Life

Happy mum Rebecca Adlington bouncing back from Jump crash

Olympic swimmer Rebecca Adlington has never been afraid of a challenge, but her dramatic crash landing on Channel Four's celebrity ski-jumping gameshow The Jump was traumatic. She tells Gabrielle Fagan about how she's overcoming the pain and the difference motherhood has made to her life

Rebecca Adlington crashed out of the The Jump
Gabrielle Fagan

ALTHOUGH two-time Olympic gold medallist swimmer Rebecca Adlington endured years of pain during her bid for sporting glory, nothing, she reveals, prepared her for what she endured following an accident on Channel Four's winter sports reality show, The Jump.

"I've never suffered pain like that - it was worse than childbirth," says the 27-year-old, who is still recovering after she lost control hurtling off an icy 100 metre ski slope at more than 30mph while practising an air jump.

She dislocated her shoulder so badly she required an operation last month, and she was one of six celebrities forced to quit the show because of injury.

"I lost my balance and flung my arm out awkwardly to right myself as I sailed through the air,which dislocated my shoulder. Landing on it made it worse," explains Adlington wincing at the memory of what she went through.

"It was such an unlucky, fluke accident, but I have a lot of mobility in my shoulders due to years of swimming, so they're my vulnerable point. It still makes me feel funny thinking about that pain.

"The medics rushed up immediately to try and push the joint back into place and couldn't. I had to have gas to help me cope with the excruciating agony I went through until I could get to the hospital and have it done there," she says.

"Later, an MRI scan revealed damage around the joint and two weeks ago I had surgery to repair it and ensure the shoulder stays in place."

Adlington, who lives in Manchester with her husband, former swimmer, Harry Needs (24), is still wearing a sling, cannot lift her eight-month-old daughter, Summer, or drive, and will need six weeks physiotherapy before she's fully fit again.

"I don't regret taking part in The Jump at all because I love challenging myself and learning new skills and I'm determined to ski again one day," says the ex-Olympic athelete, winner of two gold medals at the Beijing Olympics in 2008 and two bronze at the 2012 London Olympics.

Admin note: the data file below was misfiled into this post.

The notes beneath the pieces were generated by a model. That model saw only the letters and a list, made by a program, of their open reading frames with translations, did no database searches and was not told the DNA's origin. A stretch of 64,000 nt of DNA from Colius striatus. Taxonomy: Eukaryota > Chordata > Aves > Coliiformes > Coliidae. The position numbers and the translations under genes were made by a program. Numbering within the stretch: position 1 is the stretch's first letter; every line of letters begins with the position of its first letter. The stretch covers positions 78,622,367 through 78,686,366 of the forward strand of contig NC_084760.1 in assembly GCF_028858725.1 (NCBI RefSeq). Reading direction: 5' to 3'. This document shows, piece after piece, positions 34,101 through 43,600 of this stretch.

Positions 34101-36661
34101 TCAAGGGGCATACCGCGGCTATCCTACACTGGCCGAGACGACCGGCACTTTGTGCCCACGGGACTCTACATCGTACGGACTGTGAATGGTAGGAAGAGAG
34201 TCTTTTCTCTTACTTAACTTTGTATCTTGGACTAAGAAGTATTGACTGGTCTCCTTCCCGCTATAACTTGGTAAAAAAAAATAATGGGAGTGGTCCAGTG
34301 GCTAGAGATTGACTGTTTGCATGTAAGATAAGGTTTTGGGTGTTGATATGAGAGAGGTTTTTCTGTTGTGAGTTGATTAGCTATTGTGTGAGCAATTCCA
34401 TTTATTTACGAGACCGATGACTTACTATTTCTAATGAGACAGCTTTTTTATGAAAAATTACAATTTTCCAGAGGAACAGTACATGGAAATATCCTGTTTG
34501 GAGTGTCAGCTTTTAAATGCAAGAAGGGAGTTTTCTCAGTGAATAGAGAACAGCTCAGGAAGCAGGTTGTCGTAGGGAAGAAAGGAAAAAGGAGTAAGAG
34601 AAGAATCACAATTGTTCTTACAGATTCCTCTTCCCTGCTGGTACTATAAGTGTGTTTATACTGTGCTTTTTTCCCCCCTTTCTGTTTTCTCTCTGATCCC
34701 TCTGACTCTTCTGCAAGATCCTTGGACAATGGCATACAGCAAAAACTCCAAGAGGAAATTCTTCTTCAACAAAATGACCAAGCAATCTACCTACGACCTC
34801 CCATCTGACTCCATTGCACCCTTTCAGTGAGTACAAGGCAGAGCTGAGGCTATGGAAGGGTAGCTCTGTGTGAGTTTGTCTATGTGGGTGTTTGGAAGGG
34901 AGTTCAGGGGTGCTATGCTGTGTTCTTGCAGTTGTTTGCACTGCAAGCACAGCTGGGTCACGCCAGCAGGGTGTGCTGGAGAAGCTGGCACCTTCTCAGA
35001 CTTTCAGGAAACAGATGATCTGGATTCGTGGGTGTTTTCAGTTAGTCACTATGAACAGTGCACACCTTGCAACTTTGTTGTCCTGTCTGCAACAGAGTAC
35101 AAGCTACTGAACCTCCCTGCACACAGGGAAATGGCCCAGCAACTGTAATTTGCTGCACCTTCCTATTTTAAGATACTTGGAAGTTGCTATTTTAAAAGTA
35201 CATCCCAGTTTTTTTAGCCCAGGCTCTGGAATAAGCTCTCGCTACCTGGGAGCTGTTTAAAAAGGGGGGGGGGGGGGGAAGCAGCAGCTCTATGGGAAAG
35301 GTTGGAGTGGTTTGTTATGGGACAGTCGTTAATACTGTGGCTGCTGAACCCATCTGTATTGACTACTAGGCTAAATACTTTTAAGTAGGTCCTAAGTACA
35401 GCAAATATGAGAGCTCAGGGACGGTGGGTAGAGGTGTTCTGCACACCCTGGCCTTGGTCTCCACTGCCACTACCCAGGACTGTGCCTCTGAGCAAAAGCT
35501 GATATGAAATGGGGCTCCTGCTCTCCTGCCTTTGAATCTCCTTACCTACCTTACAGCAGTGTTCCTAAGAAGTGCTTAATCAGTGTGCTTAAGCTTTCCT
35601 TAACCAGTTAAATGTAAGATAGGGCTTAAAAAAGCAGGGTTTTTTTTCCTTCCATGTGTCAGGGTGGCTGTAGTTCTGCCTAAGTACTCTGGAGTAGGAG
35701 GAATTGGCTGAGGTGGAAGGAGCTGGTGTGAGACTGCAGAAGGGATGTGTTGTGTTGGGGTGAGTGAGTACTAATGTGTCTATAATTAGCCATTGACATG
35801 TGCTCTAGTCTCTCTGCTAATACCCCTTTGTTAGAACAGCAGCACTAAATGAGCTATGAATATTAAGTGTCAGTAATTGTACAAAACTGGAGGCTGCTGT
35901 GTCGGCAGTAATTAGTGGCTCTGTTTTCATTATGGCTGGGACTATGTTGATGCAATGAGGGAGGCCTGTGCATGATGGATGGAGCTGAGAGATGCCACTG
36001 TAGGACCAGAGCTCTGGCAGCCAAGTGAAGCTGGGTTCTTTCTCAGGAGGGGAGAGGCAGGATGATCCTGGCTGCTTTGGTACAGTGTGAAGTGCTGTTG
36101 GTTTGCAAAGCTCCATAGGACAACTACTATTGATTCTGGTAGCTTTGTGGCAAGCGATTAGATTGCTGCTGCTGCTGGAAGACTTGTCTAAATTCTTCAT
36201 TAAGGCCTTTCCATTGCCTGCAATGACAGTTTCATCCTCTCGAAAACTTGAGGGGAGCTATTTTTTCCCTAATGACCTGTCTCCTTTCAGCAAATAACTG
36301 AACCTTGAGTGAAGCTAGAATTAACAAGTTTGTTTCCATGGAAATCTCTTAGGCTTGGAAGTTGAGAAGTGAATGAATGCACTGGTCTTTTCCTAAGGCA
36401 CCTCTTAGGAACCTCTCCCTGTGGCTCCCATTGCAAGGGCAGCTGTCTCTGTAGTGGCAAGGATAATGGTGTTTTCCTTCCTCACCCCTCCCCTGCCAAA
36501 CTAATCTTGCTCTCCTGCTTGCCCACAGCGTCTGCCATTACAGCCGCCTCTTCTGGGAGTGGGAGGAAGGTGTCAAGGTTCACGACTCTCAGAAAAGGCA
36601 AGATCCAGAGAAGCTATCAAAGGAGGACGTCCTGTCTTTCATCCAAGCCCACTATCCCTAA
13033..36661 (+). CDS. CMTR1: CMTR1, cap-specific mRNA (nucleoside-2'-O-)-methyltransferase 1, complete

"This hasn't put me off testing myself either – I'm used, as an athlete, to overcoming blows like injury – so I'd happily compete on another show like this if the opportunity came up.

"I think all those injuries on this year's series have just been down to bad luck because professionals on the show are so careful and conscientious about keeping people safe."

Her recovery's being boosted by acupuncture, which she's using to help relieve pain and swelling.

"I first used it during the run-up to the London games when my shoulders were a nightmare. Training four hours every day, six days a week, as I did throughout my competitive life, was punishing and I suffered years of shoulder and back pain, but you just get used to it and accept it," explains Adlington.

"The legacy of that though is that my shoulders still flare up and ache if I exercise too much or carry Summer around all day. Regular acupuncture helps with that and I had it after giving birth to help rebalance my system."

Happily, it seems she's enjoying an enviable balance in her personal life three years after retiring from sport, although emerging from the pool into the public spotlight hasn't always been easy.